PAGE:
Egypt: Medhat Ishak, a 35-year-old Christian, was arrested for handing out Bibles to Muslims outside El-Arab Mall in Sixth of October City. Mall security guards turned him over to national police, who accused him of evangelizing. The day after his arrest, a judge amended the charge against Ishak to “defamation of a revealed religion” and ordered him held for 15 days. After his term ended, the judge extended his detention for another 15 days. Ishak’s attorney, Rafik Rafaat, suspects the judge will keep extending the detention order, in violation of Egyptian law, until the case falls out of the public eye. Then he will hand Ishak a prison sentence of one to five years, in accordance with the defamation charge. This is because there are currently no charges against “evangelism” under Egyptian law. Handing out Bibles or even promoting Christianity does not constitute “defaming” Islam. “The word ‘blasphemy’ means that he was insulting the other religion [Islam], but he didn’t do that, and he didn’t talk about Islam or prophets or anything like that to be accused of blasphemy,” said the Christian’s lawyer. “So, now we are surprised that the attorney general accused him of blasphemy when he did not commit any act of blasphemy.”
Pakistan: Protestant Christian Pastor Aftab Gill and three other Christians from Gujrat were accused of blasphemy for having used the word rasool (“messenger” or “apostle”) during an event made public by their community, the Biblical Church of God. Local Muslims grew angry, saying that, as rasool is one of the Muslim prophet Muhammad’s attributes, Christian use of the word is blasphemous. But Christian activists say that because the word simply means apostle and appears in Urdu Bibles as such, it was used in that generic sense, and that the Christians were not trying to blaspheme. Muslims were nevertheless about to burn Christian homes and a church, but police managed to restore calm before the situation escalated. Unitan Gill, Pastor Aftab’s younger brother, said that local Muslim businessmen are jealous of the Christian family’s success in running a local grocery store, and that it was Muslim grocers who brought this matter to the attention of the police.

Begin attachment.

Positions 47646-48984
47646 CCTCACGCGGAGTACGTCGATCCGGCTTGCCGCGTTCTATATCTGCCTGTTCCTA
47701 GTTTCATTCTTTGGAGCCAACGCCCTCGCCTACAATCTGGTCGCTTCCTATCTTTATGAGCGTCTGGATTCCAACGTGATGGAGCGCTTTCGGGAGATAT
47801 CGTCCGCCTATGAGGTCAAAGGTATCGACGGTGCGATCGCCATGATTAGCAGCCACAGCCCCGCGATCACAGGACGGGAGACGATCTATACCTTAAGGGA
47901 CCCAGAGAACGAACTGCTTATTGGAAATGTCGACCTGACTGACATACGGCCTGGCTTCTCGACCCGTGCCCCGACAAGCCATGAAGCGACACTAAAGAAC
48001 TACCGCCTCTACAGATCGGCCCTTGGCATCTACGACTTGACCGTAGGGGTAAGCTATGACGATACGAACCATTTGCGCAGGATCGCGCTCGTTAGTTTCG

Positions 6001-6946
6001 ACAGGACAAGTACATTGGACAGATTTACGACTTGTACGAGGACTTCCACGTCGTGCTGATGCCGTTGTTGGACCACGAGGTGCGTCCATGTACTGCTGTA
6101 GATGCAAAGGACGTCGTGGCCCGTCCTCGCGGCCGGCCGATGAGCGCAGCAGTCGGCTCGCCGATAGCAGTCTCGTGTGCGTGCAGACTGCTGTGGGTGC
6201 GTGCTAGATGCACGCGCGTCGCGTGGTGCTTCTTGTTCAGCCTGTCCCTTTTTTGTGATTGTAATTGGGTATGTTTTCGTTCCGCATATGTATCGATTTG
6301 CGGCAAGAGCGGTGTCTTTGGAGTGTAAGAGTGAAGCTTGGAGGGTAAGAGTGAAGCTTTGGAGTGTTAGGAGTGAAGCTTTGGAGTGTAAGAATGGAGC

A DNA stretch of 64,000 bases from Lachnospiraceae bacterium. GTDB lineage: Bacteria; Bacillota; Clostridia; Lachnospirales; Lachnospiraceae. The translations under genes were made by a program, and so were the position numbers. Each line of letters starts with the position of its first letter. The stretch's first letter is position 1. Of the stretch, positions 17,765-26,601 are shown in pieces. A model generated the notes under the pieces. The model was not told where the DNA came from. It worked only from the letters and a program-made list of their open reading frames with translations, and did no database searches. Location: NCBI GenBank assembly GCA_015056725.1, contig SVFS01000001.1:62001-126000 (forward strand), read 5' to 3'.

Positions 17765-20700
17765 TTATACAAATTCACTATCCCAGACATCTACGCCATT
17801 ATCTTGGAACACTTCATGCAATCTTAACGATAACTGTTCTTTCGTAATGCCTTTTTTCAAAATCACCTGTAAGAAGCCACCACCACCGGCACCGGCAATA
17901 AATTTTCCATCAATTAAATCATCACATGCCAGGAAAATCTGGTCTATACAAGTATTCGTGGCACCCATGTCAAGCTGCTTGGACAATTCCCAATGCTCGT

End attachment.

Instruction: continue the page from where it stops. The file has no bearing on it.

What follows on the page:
Islamic State Destruction of Syrian Churches
The Islamic State “caliphate” released a video showing its militants razing the ancient Mar Elian monastery to the ground. In the video, the jihadis can be seen removing the remains of Saint Elian, after whom the monastery was named, from his ancient stone sarcophagus, and then gleefully desecrating his bones. The church was built on the spot where Saint Elian was killed by his father, a Roman officer, for refusing to renounce Christ. Earlier, IS abducted an estimated 250 Christians from the monastery and its surrounding villages, many of whom were women and children.
On Sunday, August 23, a rain of mortars fell on a Damascus neighborhood. Two shells hit the roof of the Maronite church. Nine people were killed and about fifty were wounded. A nearby Catholic parish was also damaged. According to Maronite Archbishop Samir Nassar, “Part of the war in Syria is to live under indiscriminate bombing, a kind of Russian roulette which is always unpredictable.” Survivors tell the archbishop that those who die are better off, because they “will not have to see and live this cruel tragedy without end.”
The Christian minorities of the “Land of the Pure” continued to be treated as third class, unwanted “citizens.”
Muslims attacked and severely beat a Christian family after a Muslim boy mocked a Christian boy by saying that his pregnant sister-in-law will “give birth as their cows and buffalos do.” The Christian boy reciprocated with an insult, and the Muslim boy began to beat him. Later in the evening, the Muslim boy and his brothers went to the Christians’ household and attacked the entire family. While beating the pregnant Christian woman, they yelled, “You cannot be pregnant without permission of Muslim master who pays you.” After visiting the family, a human rights group stated that the “Christian Community is facing all sorts of discrimination and disgrace from their land Lords, neighbors, or where ever they live or work. Christians have no right to respect, education, free living and now they are under observation/mockery of giving birth, now our majority brothers [Muslims] will decide whether the Christian women will give birth respectfully or like animals.”